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By Diane Davis
Nov. 3 — A Chapter 13 debtor who pawned the title of his vehicle in exchange for a cash advance may modify the rights of Title Max, which holds a secured claim, a district court in Georgia held Oct. 27 ( Title Max v. Northington , 2016 BL 357859, M.D. Ga., No. 4:16-CV-172 (CDL), 10/27/16 ).
Chief Judge Clay D. Land of the U.S. District Court for the Middle District of Georgia concluded that when the debtor filed his Chapter 13 petition, his vehicle was part of the bankruptcy estate.
Title Max had the right to be repaid under the title pawn agreement or to obtain full title of the vehicle if the required payments weren’t made, the court said. Title Max was a creditor with a claim against the debtor, the court said.
The outcome could be different in other jurisdictions, depending on the laws governing pawnbrokers so debtors should be aware of this.
Debtor Jonathan Northington filed his Chapter 13 petition before the grace period to redeem his 2006 Toyota Avalon expired. Chapter 13 bankruptcy allows individuals receiving regular income to obtain debt relief while retaining their property, but to do so, the debtor must propose a plan that uses future income to repay all or a portion of his debts over a three to five year period.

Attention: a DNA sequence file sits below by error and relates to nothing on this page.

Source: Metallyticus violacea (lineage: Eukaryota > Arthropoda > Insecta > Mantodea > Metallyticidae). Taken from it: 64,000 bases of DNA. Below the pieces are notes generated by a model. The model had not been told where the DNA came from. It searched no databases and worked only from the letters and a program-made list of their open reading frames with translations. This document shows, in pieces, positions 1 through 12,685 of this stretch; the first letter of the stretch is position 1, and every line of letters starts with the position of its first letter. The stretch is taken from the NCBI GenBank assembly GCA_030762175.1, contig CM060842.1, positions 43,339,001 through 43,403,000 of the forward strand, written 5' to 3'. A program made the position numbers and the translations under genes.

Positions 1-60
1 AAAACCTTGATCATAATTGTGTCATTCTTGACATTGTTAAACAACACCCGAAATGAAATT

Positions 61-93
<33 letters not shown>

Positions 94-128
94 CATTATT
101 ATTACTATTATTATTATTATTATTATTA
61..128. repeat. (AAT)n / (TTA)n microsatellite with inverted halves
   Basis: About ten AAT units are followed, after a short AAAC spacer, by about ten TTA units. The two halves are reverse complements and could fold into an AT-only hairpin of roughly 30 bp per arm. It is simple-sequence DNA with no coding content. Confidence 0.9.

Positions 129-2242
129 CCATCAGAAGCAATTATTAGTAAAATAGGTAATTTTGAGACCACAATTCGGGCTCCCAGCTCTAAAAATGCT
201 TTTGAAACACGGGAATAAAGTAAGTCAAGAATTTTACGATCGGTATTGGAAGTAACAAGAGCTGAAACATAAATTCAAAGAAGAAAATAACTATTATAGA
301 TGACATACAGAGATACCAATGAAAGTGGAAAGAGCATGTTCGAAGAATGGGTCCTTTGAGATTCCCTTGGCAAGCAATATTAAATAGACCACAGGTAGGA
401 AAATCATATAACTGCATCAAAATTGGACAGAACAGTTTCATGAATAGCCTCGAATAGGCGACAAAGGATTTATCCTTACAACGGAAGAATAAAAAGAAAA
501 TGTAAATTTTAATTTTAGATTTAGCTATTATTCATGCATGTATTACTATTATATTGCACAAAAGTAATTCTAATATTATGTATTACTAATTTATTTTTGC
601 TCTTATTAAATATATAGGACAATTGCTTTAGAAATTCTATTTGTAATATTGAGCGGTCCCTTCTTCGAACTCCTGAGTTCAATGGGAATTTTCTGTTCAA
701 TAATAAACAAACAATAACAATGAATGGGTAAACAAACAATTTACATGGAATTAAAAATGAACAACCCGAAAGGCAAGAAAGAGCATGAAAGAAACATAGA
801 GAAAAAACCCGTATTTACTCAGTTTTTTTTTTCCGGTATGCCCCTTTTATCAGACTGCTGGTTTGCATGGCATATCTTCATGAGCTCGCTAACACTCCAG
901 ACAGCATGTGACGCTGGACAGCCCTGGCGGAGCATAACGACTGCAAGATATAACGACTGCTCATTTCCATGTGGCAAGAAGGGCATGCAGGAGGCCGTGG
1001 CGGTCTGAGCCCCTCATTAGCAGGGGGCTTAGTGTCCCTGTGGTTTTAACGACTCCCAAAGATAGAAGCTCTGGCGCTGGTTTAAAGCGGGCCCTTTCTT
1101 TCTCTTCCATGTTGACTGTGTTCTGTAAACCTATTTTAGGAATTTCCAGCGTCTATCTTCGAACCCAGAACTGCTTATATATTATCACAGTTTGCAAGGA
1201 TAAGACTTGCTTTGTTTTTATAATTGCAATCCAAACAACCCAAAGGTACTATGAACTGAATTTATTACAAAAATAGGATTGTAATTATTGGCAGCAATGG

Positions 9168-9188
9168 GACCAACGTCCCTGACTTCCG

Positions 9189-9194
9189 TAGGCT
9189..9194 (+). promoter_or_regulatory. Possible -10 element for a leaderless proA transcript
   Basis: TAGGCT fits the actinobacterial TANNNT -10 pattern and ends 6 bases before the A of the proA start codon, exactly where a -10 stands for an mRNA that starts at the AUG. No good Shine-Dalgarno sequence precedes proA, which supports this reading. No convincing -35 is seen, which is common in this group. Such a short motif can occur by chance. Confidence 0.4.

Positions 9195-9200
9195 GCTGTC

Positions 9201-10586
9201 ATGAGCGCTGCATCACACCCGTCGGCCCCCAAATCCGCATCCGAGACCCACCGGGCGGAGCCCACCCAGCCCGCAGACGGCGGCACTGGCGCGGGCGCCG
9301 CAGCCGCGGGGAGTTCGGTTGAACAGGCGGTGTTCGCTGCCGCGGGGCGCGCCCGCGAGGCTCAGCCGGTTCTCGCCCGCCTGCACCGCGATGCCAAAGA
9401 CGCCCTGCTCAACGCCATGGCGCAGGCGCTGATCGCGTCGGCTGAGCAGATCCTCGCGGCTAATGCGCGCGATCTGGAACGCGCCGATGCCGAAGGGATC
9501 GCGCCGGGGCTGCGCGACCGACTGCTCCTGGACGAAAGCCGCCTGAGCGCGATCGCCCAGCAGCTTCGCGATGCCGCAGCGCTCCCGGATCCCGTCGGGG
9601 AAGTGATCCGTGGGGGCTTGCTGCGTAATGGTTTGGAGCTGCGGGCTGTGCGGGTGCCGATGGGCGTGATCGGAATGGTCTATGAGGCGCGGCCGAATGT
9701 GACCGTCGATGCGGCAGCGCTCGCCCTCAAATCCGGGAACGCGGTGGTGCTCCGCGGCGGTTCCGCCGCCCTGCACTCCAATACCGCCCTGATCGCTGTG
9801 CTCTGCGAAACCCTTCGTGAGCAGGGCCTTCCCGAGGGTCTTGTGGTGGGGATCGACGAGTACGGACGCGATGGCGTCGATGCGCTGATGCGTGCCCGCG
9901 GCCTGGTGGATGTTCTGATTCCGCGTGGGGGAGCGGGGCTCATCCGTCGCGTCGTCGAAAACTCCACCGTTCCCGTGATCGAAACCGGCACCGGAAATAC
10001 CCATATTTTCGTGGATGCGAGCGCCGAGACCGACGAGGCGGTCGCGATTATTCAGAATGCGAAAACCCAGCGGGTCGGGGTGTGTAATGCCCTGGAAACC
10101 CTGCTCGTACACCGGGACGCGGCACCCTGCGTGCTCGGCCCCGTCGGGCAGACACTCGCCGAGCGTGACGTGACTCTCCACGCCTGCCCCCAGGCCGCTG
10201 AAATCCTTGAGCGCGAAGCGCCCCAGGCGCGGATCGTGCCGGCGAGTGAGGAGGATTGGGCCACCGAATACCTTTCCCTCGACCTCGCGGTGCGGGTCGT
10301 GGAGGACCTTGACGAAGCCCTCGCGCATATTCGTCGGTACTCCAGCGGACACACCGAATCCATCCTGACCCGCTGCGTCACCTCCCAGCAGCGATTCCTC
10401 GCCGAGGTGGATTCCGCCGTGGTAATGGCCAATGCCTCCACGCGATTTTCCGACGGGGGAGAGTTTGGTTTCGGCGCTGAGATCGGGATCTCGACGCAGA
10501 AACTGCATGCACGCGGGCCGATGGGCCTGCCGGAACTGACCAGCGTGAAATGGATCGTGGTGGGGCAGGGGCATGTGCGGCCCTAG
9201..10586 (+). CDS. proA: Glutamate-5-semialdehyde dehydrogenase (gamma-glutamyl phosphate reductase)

Under Georgia law, the debtor has a 30-day grace period after maturity to redeem his car. The debtor did not do so. However, he was still in possession of the vehicle.
Title Max argued that the vehicle was not part of the debtor’s bankruptcy estate because the grace period had expired before the debtor’s Chapter 13 plan was confirmed.
The bankruptcy court rejected this argument, concluding that the vehicle was property of the bankruptcy estate. As a result, Title Max couldn’t get relief from the automatic stay.
The district court agreed with the bankruptcy court’s conclusion.
The debtor filed his Chapter 13 petition before the grace period expired, which means that neither the debtor’s interest in his vehicle was forfeited or extinguished before his petition date. The debtor’s vehicle belonged to the bankruptcy estate because the debtor still had an ownership interest, the court said.
Under Bankruptcy Code Section 1322(b)(2), a Chapter 13 plan may modify the rights of holders of secured claims. The secured claim of Title Max can be modified in the Chapter 13 plan, requiring the debtor to pay nearly the amount claimed by Title Max in its proof of claim, the court said. Similarly, Title Max is bound by the terms of the debtor’s confirmed Chapter 13 plan, the court said.
Jenny Martin Stansfield, Macon, Ga., Stuart Walker, Martin Snow LLP, Macon, Ga., represented appellant Title Max.
Brace W. Luquire, Columbus, Ga., represented debtor/appellee Jonathan Northington.
To contact the reporter on this story: Diane Davis in Washington, D.C. at DDavis@bna.com
To contact the editor responsible for this story: Jay Horowitz at JHorowitz@bna.com
Copyright © 2016 The Bureau of National Affairs, Inc. All Rights Reserved.
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